Posts Tagged ‘Angus Hyland’

The new cover designs by Angus Hyland for a hardback series of Woolf’s major works inspired numerous comments on the VWoolf Listserv this week.

Stephen Barkway shared this photo of how the series was displayed last month in Foyles bookshop in the Charing Cross Road.

Trouble is, all of them were negative.

The series includes Mrs. DallowayA Room of One’s OwnTo the LighthouseThe Waves, and Orlando and is available on Penguin Books U.K. site for 14 pounds (about $21) each.

The covers are modeled after the textile designs of the Omega Workshop, but subscribers to the list don’t see the resemblance.

Here are some of the comments shared by list members:



I am not a fan either.  Whoever could have used Japanese prints to better effect.  I actually tried to put the cover with book meaningfully.  I failed.  Wouldn’t want them on my shelves.  I even preferred the mono-colored covers shown on the page.  Woolf must be –well I wonder what snarky remark she would have, and rightly so.

Am I alone in finding these new book jacket cover designs  rather – Harsh? Aggressive? Unsympathetic? The article claims that “They’re modeled after the textile designs of the Omega Workshop” but I don’t see much resemblance to what I know of the Omega designs.

no, Roy, you are so NOT alone. Let’s add HIDEOUS, grotesque, repellent, and vile. But that’s just an opinion, of course. Beauty is the eye, etc.

Fancy designing a cover for “A Room of One’s Own” that doesn’t mention that “Three Guineas” is also included!  Could this be a CONSPIRACY — or just a cock-up? Of course, I may be wrong: it may just be printed in a *very* large typeface and so needs to run to 432 pages: http://www.penguin.co.uk/nf/Book/BookDisplay/0,,9780141198545,00.html?/A_Room_of_One’s_Own_Virginia_Woolf Aye, as we say in Edinburgh: All fur coat and nae knickers.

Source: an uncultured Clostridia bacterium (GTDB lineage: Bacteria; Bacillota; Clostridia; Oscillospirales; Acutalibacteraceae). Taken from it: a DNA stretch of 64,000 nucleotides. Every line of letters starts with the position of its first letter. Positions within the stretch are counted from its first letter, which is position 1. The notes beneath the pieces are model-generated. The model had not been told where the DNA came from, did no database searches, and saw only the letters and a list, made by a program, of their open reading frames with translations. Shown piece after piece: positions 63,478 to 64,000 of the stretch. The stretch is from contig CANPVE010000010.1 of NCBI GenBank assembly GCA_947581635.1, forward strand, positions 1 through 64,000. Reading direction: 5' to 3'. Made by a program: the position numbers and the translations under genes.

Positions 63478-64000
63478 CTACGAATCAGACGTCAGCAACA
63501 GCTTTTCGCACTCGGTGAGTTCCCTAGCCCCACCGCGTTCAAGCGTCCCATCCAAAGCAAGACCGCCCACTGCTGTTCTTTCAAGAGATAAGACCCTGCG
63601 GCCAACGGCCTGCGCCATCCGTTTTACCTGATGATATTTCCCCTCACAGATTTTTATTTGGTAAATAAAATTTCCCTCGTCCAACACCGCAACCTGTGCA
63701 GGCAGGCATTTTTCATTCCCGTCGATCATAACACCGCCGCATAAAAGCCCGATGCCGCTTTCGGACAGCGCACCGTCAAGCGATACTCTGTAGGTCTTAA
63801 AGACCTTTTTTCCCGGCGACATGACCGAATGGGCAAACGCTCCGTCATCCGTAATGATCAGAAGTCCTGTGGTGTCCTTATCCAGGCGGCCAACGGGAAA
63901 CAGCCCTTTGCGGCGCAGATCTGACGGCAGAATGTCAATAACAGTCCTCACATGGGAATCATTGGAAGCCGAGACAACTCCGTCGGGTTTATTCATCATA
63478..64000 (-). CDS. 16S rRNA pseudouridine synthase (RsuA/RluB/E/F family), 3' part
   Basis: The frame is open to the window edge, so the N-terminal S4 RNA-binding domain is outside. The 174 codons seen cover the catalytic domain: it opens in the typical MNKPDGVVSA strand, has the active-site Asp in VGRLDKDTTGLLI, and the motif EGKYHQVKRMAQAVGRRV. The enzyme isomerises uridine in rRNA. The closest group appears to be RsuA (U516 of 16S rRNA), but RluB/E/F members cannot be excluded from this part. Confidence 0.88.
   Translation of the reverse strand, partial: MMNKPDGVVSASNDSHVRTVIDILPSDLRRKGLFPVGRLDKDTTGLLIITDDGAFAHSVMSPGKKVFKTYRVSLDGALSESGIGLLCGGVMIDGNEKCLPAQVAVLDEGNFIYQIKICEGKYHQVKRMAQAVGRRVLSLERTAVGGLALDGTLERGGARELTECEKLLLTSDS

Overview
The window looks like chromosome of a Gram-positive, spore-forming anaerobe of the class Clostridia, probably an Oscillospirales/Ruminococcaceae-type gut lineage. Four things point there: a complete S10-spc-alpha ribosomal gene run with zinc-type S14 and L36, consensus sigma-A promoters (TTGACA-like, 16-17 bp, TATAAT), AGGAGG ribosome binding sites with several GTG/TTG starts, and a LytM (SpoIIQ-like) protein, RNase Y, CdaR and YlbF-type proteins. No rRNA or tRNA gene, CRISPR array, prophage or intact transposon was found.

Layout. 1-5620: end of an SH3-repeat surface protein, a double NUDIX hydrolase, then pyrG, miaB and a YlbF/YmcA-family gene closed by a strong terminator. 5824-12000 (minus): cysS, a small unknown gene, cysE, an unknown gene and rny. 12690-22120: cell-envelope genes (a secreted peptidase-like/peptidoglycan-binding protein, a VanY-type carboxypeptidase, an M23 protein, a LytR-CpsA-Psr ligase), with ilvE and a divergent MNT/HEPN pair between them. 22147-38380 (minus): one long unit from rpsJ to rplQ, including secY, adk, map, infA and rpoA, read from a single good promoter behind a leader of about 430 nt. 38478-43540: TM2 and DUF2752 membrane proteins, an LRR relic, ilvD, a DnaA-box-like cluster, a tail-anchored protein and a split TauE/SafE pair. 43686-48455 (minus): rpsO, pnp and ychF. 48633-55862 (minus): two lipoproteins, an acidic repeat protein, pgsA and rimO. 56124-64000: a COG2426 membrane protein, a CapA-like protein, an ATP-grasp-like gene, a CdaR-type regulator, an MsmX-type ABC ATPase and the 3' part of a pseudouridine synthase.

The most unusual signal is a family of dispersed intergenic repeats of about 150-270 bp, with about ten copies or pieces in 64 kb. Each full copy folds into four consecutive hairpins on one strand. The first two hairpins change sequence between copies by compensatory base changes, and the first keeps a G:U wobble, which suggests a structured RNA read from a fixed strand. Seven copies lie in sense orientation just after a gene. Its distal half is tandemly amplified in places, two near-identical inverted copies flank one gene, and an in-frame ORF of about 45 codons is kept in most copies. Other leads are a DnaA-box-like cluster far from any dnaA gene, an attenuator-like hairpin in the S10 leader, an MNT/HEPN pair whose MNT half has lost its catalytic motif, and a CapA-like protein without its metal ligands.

I am not a fan either.  The covers seem not only to bear no resemblance to Omega designs, they also seem pretty arbitrary as to the contents of the books.  The choice of covers for the new annotated Harcourts shows how you can choose appropriate (mostly) non-representational art for Woolf covers if you actually have a strong sense of their content.  These look like a series of monoprints someone had lying around which they attached to the books pretty superficially (Orlando is a big O; The Waves has blue on it…) The one used for Room would have been more suggestive for Mrs. Dalloway (the sane and the insane side by side) though thinking of all the colors used in Woolf’s works, that muddy chartreuse is as far from her taste as I can imagine.

What do you think of the new cover designs? Cast your vote below.

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What if Virginia Woolf were a food writer? What if she were a dog? This week’s Woolf sightings have a few “what-ifs” and a lot of other stuff too.

Sightings include inspiring new cover designs by Angus Hyland for a hardback series of Woolf’s major works. The covers are modeled after the textile designs of the Omega Workshop. The series includes Mrs. Dalloway,

A Room of One’s OwnTo the LighthouseThe Waves, and Orlando and is available on Penguin Books U.K. site for 14 pounds (about $21) each.
  1. Wanted: A Virginia Woolf Series Designed By Pentagram’s Angus HylandCo.Design
    What a shame that the thought and imagination inside of Woolf’s books aren’t reflected on the outside. So it’s with great relief that we bring you news of Angus Hyland’s designs for a fresh hardback series of Woolf’s major works. ..
  2. The Best of British in the kitchen: CHRISTMAS COOKERY BOOKS, Daily Mail
    In her tie-in cookbook, she quotes Virginia Woolf: ‘One cannot think well, love well and sleep well if one has not dined well.’ Lorraine’s take on easy fine dining includes salami-stick sausage rolls and a cake made of readymade chocolate ice-cream and …
  3. Nightcaps: If famous writers had been food writersSan Francisco Chronicle (blog)
    [Tablehopper] What if Virginia Woolf was a food writer? “Looking back at the cherries, that would not be pitted, red polka dots on white, so bright and jolly, their little core of hardness invisible, in pity she thought of Mrs Sorley, that poor woman …
  4. What We’re ReadingNew York Times (blog)
    So beginneth an onion tart recipe as set down by Geoffrey Chaucer — and imagined by Mark Crick, who speculates how Chaucer, Virginia Woolf and Raymond Chandlerwould have written cookbooks. (Chandler on lamb with dill sauce: “Feeling the blade in my …
  5. What Virginia Woolf might look like. As a dog.Houston Chronicle (blog)
    It’s like finding your other half. Needless to say, the temptation to upload every photo of every friend and family member is frighteningly strong. I’m proud to say I stopped at two: That’s Virginia Woolf, with her doggelganger. ..
  6. In Praise of PG WodehouseTIME
    He was a comic writer in an age of serious aesthetes: he was of the generation of James Joyce and Virginia Woolf, and the toweringly serious works of his famous coevals have gone a long way towards obscuring Wodehouse’s enormous gifts as a stylist.
  7. Board of Education Approves Search Contract, Discusses Book PurchasesPatch.com